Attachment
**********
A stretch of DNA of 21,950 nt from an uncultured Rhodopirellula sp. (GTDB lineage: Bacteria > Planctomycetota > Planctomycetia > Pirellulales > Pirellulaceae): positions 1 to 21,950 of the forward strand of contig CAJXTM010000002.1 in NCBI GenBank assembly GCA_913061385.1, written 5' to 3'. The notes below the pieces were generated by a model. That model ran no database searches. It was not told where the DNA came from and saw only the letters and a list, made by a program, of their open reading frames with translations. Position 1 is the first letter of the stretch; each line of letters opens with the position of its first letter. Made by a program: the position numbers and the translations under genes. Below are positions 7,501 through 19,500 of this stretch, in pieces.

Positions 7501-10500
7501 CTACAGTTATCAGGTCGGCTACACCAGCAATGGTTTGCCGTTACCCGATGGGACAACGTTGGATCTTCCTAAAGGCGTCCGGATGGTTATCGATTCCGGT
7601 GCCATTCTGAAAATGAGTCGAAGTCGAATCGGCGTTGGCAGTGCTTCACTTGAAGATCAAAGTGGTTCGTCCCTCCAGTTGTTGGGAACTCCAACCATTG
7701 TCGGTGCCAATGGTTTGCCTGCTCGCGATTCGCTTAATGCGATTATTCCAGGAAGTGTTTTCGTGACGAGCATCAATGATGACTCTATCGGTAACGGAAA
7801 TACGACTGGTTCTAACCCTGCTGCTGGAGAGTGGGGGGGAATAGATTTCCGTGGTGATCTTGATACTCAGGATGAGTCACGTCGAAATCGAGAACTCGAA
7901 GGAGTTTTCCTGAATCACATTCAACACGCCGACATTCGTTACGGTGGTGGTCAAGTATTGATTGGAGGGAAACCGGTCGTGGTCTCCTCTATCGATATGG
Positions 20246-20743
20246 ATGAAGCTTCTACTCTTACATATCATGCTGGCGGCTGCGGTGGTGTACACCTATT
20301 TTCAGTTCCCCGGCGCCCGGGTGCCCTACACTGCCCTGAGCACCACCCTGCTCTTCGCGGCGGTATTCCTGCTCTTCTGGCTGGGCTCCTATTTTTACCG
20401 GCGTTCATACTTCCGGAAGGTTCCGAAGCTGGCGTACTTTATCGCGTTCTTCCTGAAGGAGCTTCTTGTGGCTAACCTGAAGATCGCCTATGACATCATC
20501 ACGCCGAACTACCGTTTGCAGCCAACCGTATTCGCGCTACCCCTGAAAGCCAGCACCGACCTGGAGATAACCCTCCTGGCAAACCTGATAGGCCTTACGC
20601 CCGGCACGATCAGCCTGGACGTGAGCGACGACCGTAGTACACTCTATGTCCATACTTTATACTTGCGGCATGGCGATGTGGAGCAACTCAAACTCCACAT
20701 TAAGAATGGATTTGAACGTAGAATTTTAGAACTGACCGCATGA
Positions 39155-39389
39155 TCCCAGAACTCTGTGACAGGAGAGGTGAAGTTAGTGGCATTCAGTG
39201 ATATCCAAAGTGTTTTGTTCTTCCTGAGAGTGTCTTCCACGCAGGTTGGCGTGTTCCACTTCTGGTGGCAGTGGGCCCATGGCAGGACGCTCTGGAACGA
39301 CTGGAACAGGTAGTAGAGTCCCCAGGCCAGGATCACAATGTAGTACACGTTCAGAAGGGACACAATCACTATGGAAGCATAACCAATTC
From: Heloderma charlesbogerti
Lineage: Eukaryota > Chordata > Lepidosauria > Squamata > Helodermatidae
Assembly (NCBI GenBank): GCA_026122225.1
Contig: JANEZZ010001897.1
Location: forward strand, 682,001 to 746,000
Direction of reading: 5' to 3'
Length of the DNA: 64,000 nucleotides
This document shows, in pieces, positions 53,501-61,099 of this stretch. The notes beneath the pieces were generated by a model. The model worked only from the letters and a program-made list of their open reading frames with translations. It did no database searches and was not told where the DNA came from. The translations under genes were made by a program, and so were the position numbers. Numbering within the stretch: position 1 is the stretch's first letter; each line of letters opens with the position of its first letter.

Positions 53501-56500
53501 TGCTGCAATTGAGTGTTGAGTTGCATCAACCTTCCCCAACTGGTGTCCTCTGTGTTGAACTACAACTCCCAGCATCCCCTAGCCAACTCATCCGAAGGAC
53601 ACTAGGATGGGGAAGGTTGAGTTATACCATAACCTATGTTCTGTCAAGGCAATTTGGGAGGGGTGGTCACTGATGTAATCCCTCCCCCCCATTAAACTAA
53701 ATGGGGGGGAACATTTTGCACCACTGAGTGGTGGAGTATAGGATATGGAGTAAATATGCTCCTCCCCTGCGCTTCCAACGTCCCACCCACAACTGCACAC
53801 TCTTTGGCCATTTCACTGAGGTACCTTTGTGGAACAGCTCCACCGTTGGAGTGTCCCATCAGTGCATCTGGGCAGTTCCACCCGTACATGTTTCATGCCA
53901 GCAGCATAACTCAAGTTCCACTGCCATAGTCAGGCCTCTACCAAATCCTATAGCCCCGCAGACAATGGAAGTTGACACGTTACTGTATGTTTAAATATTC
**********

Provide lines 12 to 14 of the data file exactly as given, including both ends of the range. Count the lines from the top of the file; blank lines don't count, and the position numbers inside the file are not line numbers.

20501 ACGCCGAACTACCGTTTGCAGCCAACCGTATTCGCGCTACCCCTGAAAGCCAGCACCGACCTGGAGATAACCCTCCTGGCAAACCTGATAGGCCTTACGC
20601 CCGGCACGATCAGCCTGGACGTGAGCGACGACCGTAGTACACTCTATGTCCATACTTTATACTTGCGGCATGGCGATGTGGAGCAACTCAAACTCCACAT
20701 TAAGAATGGATTTGAACGTAGAATTTTAGAACTGACCGCATGA